Institutional members access full text with Ovid®

Share this article on:

Multiplex Quantitative Measurement of mRNAs From Fixed Tissue Microarray Sections

Armani, Michael PhD*,†; Tangrea, Michael PhD*; Yang, Brian BS*; Rosenberg, Alex BA*; Ylaya, Kris BSc; Morris, Jennifer BSc; Rodriguez-Canales, Jaime MD*; Hanson, Jeffrey MSc*; Shapiro, Benjamin PhD; Emmert-Buck, Michael R. MD, PhD*; Smela, Elisabeth PhD§; Hewitt, Stephen M. MD, PhD

Applied Immunohistochemistry & Molecular Morphology: May/June 2014 - Volume 22 - Issue 5 - p 323–330
doi: 10.1097/PDM.0000000000000039
Review Articles

The development of prognostic and diagnostic biomarkers, such as those from gene expression studies, requires independent validation in clinical specimens. Immunohistochemical analysis on tissue microarrays (TMAs) of formalin-fixed paraffin-embedded tissue is often used to increase the statistical power, and it is used more often than in situ hybridization, which can be technically limiting. Herein, we introduce a method for performing quantitative gene expression analysis across a TMA using an adaptation of 2D-RT-qPCR, a recently developed technology for measuring transcript levels in a histologic section while maintaining 2-dimensional positional information of the tissue sample. As a demonstration of utility, a TMA with tumor and normal human prostate samples was used to validate expression profiles from previous array-based gene discovery studies of prostate cancer. The results show that 2D-RT-qPCR expands the utility of TMAs to include sensitive and accurate gene expression measurements.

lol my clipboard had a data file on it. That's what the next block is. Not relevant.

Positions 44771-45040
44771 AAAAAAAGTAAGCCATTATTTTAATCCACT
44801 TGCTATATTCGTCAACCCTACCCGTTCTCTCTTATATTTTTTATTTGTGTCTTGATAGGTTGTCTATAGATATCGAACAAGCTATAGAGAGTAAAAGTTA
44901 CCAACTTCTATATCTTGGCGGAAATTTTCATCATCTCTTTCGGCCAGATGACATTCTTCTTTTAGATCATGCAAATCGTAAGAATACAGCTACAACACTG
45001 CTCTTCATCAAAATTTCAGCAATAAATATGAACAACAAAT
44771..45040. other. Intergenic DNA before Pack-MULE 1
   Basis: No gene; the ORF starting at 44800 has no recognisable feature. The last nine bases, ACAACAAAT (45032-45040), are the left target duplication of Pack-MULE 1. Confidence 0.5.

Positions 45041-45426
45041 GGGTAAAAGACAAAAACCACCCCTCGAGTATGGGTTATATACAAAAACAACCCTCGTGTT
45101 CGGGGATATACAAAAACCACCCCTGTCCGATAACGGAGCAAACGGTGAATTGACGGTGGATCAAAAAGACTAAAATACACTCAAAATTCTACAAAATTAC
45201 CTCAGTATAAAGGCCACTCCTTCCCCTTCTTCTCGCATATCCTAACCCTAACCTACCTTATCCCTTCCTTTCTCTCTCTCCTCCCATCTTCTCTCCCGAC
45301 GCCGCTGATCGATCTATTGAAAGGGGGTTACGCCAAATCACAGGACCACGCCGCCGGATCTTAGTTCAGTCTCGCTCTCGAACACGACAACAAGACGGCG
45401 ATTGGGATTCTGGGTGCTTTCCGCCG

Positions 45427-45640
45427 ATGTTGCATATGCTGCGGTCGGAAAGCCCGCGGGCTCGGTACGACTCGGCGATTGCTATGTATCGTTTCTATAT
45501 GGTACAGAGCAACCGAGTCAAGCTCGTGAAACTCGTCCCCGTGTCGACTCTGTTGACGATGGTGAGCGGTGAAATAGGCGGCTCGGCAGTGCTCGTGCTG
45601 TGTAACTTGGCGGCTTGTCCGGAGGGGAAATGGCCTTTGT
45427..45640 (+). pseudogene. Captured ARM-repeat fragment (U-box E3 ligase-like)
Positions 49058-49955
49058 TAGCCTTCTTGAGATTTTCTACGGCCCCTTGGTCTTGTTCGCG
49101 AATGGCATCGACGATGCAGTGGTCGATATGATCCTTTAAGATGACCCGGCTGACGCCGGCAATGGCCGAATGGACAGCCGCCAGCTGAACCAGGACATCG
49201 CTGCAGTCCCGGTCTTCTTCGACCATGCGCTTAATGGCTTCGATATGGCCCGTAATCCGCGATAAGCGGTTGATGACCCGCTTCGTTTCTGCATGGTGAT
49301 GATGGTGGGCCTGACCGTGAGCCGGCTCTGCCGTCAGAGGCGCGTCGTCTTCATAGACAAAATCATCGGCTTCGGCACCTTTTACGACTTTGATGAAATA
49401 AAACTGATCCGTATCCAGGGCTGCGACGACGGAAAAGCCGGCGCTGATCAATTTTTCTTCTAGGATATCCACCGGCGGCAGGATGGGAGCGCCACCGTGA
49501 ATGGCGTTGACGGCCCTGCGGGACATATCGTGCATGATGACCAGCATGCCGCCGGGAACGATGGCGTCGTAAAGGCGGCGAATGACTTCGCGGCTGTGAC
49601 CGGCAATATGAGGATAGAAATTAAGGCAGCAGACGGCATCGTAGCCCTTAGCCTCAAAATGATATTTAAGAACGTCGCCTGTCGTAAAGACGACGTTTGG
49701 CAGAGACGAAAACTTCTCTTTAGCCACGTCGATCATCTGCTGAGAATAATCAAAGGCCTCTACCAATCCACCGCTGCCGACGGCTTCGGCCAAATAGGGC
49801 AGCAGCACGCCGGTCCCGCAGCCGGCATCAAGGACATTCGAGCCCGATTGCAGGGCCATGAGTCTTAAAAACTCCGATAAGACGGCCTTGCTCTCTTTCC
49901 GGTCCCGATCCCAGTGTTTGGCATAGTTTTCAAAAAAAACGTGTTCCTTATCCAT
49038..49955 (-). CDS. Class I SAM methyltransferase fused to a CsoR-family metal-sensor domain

Supplemental Digital Content is available in the text.

*Pathogenetics Unit

Tissue Array Research Program, Laboratory of Pathology, Center for Cancer Research, National Cancer Institute, Bethesda

Fischell Department of Bioengineering and the Institute for Systems Research

§Department of Mechanical Engineering, University of Maryland, College Park, MD

Supplemental Digital Content is available for this article. Direct URL citations appear in the printed text and are provided in the HTML and PDF versions of this article on the journal's Website,

M.A., M.R.E.-B., M.T., B.S., and E.S. are inventors on patent applications, including issue US patent 8283158 covering the underlying technology and may receive future royalties through the NIH or University of Maryland technology transfer programs.

This work was supported in part by the Intramural Research Program of the NIH, National Cancer Institute, Center for Cancer Research.

The authors declare no conflict of interest.

Reprints: Stephen M. Hewitt, MD, PhD, 10 Center Drive, Room 2 A 33, Rockville, MD 20892 (e-mail:

© 2014 Lippincott Williams & Wilkins, Inc.